Without Him, Sebastian Would Be Speechless : Movies: The actor who gives voice to Sebastian the crab in ‘The Little Mermaid’ goes largely unrecognized. But a videotape of his work was so exciting that Disney showed it to staffers for inspiration.


It is lunchtime at Soudani’s, the most fashionable eatery in this Upstate village, the home town of actor Samuel E. Wright. The actor delivered an indelible performance in one of the country’s hottest movies, and yet, not a head turns when Wright enters the restaurant.

The oversight is forgivable, given the lack of physical similarity between Wright and his on-screen role. Wright is a tall, spindly black man. His character is 4 inches high and lobster red. Wright is also stabbing at a plate of sole, a sight that would give his squeamish on-screen character an underwater fit.

Wright is the voice behind Sebastian, the tiny crab courtier to the sea king Triton in Disney’s “The Little Mermaid.” In a movie literally swimming with memorable characters, Sebastian steals the show.


Over that sole-ful lunch, Wright slips easily into character, his voice softening into a familiar Caribbean lilt, and he becomes Sebastian, down to the tiniest degree. And close inspection reveals that, yes, there may even be a faint physical resemblance there, after all. He has Sebastian’s eyes.

“You see these bags?” the actor asks, leaning and running a finger beneath each of huge, slightly bug eyes. “They’re on Sebastian, too.”

The lack of broad public recognition is, at best, a mixed blessing for any actor. But for Wright, it is a circumstance he has learned to live with. Before playing Sebastian, the actor’s broadest exposure in a 20-year career came as the bunch of grapes in the Fruit of the Loom underwear commercials.

Along the way, Wright has had serious roles as well, occasionally even playing humans. Before “The Little Mermaid,” his most recent film work was as jazz great Dizzy Gillespie in Clint Eastwood’s little-seen “Bird.” He earned a Tony nomination for his performance as the stern father in “The Tap Dance Kid.”

Recognizing that his was a serendipitous career, Wright couldn’t guess what might result when he was asked three years ago to prepare a clever little calypso number called “Under the Sea” for an audition. A cruise ship cabaret, perhaps? The songwriting team of Howard Ashman and Alan Menken, the creators of the stage version of “The Little Shop of Horrors,” were in New York after vainly scouring Hollywood for actors to voice the roles of Sebastian, a crab with no appetite for seafood-loving humans, and the mermaid heroine Ariel.

They set up shop at 42nd Street and 8th Avenue, in the seedy neighborhood around the Port Authority bus terminal. Wright thought it an unlikely address for any project of real promise, but he was in a gambling mood. Instead of giving them just his voice, he auditioned as if trying for the lead in a Broadway musical, bouncing across the room, fingers snapping, arms waving.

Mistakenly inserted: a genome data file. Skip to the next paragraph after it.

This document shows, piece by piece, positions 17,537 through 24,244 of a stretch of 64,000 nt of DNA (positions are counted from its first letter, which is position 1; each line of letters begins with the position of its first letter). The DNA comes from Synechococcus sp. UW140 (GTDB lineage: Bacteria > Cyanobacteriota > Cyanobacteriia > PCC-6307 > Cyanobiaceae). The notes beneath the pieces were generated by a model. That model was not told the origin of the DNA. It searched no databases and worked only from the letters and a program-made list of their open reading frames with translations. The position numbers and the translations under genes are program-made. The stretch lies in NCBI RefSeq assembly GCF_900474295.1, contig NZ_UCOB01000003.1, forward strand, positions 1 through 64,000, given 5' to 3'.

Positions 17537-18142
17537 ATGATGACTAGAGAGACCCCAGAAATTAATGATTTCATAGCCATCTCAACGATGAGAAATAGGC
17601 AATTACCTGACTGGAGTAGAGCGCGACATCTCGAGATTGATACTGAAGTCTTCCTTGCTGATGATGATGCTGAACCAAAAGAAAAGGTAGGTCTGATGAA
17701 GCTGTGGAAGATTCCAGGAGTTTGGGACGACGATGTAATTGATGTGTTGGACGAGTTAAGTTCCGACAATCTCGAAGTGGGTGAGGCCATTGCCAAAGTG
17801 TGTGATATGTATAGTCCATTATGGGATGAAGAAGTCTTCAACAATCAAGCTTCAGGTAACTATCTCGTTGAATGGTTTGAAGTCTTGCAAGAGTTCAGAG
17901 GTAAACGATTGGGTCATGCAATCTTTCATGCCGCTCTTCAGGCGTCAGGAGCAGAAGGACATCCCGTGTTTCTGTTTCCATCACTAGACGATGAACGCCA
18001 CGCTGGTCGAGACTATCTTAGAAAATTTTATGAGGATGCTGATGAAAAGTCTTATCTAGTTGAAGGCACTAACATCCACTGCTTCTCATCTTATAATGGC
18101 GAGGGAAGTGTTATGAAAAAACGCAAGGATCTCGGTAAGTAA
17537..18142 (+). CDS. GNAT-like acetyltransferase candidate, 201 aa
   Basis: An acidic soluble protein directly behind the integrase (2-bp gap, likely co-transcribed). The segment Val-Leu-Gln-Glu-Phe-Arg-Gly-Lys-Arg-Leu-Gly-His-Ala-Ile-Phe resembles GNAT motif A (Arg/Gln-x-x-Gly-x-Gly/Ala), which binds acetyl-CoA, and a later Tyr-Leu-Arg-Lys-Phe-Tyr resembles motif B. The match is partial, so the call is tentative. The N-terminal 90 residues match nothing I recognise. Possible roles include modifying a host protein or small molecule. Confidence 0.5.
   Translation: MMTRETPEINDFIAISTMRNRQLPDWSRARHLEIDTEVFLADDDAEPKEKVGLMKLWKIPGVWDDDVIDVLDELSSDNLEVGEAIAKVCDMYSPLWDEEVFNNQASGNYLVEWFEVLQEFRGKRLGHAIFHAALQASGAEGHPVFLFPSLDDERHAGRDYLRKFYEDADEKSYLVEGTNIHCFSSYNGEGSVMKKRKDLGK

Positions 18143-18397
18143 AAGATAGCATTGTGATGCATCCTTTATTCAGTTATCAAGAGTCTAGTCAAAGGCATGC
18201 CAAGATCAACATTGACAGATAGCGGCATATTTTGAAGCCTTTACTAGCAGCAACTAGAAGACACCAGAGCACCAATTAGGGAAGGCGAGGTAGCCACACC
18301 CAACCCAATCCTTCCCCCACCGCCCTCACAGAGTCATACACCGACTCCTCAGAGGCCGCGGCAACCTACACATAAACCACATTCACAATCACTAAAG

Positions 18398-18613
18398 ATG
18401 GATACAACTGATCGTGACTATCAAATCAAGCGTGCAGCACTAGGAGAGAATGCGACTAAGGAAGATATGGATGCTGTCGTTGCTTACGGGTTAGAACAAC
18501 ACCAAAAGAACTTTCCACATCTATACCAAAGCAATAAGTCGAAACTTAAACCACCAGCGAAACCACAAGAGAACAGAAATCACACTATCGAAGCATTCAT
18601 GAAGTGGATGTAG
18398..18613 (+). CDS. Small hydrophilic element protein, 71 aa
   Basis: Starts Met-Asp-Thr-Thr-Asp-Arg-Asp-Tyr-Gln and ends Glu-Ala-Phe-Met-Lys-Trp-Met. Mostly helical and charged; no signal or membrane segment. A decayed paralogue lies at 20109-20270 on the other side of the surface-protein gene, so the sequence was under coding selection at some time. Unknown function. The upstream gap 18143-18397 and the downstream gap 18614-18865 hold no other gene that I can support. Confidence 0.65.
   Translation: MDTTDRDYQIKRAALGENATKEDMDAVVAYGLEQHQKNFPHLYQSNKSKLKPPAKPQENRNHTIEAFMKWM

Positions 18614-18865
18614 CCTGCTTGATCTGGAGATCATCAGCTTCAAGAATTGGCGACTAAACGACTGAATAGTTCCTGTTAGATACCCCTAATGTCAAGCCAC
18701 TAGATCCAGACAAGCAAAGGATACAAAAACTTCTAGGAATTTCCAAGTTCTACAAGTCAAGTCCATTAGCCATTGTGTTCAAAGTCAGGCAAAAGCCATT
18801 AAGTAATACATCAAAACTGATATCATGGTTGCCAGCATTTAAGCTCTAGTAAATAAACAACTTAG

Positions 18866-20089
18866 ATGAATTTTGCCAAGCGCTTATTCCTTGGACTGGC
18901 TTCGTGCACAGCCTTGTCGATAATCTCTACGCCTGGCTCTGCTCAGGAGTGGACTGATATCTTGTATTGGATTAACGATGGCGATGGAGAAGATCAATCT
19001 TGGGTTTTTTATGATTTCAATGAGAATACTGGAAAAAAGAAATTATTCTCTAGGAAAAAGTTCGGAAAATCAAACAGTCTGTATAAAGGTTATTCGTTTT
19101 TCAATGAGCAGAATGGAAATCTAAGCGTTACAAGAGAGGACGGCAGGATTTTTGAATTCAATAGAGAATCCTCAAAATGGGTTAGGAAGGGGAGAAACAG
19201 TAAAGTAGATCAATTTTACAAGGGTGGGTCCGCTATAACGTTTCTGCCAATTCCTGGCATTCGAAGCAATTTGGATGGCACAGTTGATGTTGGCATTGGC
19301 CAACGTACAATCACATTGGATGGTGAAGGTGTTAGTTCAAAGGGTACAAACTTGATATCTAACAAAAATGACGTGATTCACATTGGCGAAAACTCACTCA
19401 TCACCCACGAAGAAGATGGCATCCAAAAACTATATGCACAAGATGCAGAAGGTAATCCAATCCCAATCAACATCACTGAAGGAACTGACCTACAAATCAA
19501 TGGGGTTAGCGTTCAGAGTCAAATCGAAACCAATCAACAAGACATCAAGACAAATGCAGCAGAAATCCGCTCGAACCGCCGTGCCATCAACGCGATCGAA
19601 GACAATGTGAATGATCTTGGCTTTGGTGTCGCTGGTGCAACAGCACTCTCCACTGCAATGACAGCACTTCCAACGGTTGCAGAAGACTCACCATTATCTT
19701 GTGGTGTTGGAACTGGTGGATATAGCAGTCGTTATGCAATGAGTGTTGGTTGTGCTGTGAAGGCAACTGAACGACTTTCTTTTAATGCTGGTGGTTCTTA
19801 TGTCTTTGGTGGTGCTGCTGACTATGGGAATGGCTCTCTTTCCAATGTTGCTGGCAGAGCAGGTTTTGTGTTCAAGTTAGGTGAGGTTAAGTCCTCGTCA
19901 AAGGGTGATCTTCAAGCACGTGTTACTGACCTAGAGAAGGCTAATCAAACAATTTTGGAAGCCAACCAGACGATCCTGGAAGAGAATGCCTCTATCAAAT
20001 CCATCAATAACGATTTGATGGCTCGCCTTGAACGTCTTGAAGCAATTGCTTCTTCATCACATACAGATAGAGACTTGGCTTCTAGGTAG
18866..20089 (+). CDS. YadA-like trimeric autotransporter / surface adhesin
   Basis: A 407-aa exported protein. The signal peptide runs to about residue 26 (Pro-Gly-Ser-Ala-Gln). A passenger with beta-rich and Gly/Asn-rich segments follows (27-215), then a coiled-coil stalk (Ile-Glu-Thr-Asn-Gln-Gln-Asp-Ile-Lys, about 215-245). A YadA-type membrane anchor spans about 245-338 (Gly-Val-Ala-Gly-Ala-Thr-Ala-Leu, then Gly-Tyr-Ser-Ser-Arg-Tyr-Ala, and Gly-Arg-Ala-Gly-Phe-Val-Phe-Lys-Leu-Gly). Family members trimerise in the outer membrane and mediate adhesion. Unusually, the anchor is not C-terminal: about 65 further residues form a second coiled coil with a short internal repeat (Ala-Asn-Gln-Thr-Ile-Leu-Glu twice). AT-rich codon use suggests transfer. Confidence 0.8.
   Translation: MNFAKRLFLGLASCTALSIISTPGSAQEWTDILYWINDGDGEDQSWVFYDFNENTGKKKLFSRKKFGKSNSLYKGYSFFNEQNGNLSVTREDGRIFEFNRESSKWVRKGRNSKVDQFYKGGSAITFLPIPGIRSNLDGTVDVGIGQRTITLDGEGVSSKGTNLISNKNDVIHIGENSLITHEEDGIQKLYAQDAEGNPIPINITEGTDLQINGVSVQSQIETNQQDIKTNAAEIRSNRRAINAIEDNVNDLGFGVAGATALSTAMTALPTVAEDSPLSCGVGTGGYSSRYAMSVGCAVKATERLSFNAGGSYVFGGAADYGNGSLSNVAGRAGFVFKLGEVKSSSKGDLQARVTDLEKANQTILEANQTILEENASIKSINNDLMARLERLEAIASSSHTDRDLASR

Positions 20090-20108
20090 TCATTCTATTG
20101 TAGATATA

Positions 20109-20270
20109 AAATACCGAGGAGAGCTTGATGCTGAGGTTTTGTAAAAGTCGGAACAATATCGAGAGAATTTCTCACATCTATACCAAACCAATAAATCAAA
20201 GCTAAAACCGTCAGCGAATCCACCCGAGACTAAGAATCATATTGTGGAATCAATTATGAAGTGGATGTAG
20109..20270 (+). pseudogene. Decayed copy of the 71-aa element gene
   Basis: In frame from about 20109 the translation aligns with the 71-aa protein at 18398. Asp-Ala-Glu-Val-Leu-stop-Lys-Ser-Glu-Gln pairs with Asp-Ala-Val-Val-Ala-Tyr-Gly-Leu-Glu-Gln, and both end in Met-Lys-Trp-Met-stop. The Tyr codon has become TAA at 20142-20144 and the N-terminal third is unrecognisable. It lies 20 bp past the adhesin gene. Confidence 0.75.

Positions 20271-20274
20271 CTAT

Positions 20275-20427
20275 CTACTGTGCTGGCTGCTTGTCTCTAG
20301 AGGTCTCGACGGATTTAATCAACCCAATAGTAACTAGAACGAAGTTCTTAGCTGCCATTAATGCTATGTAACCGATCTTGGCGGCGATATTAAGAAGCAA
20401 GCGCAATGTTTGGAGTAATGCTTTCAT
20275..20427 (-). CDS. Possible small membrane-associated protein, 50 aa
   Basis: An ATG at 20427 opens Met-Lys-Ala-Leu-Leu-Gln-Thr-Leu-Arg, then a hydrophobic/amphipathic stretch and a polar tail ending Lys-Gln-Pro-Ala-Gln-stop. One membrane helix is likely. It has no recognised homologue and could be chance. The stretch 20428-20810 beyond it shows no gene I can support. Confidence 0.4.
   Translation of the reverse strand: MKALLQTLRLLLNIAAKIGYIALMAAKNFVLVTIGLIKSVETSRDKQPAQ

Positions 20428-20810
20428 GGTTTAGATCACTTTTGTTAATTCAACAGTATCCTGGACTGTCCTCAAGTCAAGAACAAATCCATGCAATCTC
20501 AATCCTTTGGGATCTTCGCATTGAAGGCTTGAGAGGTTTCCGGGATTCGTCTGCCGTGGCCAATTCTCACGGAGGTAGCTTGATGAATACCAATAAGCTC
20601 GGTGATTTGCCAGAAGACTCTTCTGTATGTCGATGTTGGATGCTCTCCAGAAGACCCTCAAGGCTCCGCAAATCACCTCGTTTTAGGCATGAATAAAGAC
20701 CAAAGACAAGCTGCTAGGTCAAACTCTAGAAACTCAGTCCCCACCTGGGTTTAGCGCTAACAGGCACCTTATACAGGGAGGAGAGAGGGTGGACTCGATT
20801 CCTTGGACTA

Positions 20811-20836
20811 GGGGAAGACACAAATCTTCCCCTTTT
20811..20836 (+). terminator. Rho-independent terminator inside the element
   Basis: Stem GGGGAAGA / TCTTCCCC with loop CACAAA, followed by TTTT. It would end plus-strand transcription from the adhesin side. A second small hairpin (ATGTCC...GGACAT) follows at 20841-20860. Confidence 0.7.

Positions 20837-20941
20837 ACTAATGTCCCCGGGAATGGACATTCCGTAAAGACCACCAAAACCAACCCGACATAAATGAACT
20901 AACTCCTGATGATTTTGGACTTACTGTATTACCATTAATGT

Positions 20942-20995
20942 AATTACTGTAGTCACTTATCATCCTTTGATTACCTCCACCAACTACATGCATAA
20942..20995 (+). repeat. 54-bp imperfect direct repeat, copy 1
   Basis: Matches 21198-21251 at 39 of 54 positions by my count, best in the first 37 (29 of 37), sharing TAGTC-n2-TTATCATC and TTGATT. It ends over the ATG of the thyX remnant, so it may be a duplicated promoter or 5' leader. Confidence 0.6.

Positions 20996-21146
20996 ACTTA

“Howard’s eyes are like saucers,” Wright says. “But I wondered, ‘What happened, did I do the wrong thing?’ ”

Ashman and Menken didn’t think so. They sent Wright’s audio tapes to director Ron Clements back at the Disney studios, and they had their crab.

“Sam was good on the dialogue, but he was great on the song,” Clements said. “Some voices are an inspiration. You can close your eyes and see the performance.”

But even Clements was delighted beyond all expectation when he actually saw Wright perform “Under the Sea” in the Disney studio. “We videotaped that whole session,” Clements says. “We showed it to the entire staff for inspiration because it was so much fun to look at.”

The song, a steel-band paean to the virtues of life in the deep, gets airplay on at least one FM rock station in New York. In it, Sebastian reminds Ariel, who longs to be human, what she would leave behind:

We got a hot crustacean band . . .

each little clam here know how to jam here . . .

each little snail here know how to wail here . . .

under the sea.

That song and Sebastian’s other number, “Kiss the Girl,” a serenade sung to Ariel and her handsome prince, were recorded first. Sebastian’s dialogue proved more problematic for Wright, who was unaccustomed to acting alone in an empty studio.

“It didn’t feel right somehow. I’m 6-foot-3 and Sebastian is all of 4 inches, and it just wasn’t coming across,” says Wright. “I couldn’t act the role. I was talking into a microphone like I was doing a commercial.”

So Wright improvised, asking that the mike be moved up and away from him, forcing him to talk up, to strain a bit to be heard. “So everything I say is like Sebastian would be saying it--just out of earshot, trying to get attention.” Call it Underwater Method acting.

Voice acting, Wright found, is in some regard even tougher than other acting because a player not only has to create his character, but his character’s environment, as well.

“When I looked at the little mermaid, I just didn’t see a shadowy face floating in front of mine,” Wright says. “There was an actual three-dimensional thing that moved in space. I could see her fins, I knew exactly what relation they were to her body.”

On dry land, Wright leads a standard sort of life in this village, 75 miles into the cold of the Hudson River Valley. He lives with his wife and three children in a Victorian home done up for Christmas in evergreen garlands and big red bows. It is testament to his skills, and those of Disney’s animators, that Sebastian’s alter-ego seems almost out of place in so conventional a setting.

Almost like a crab out of water.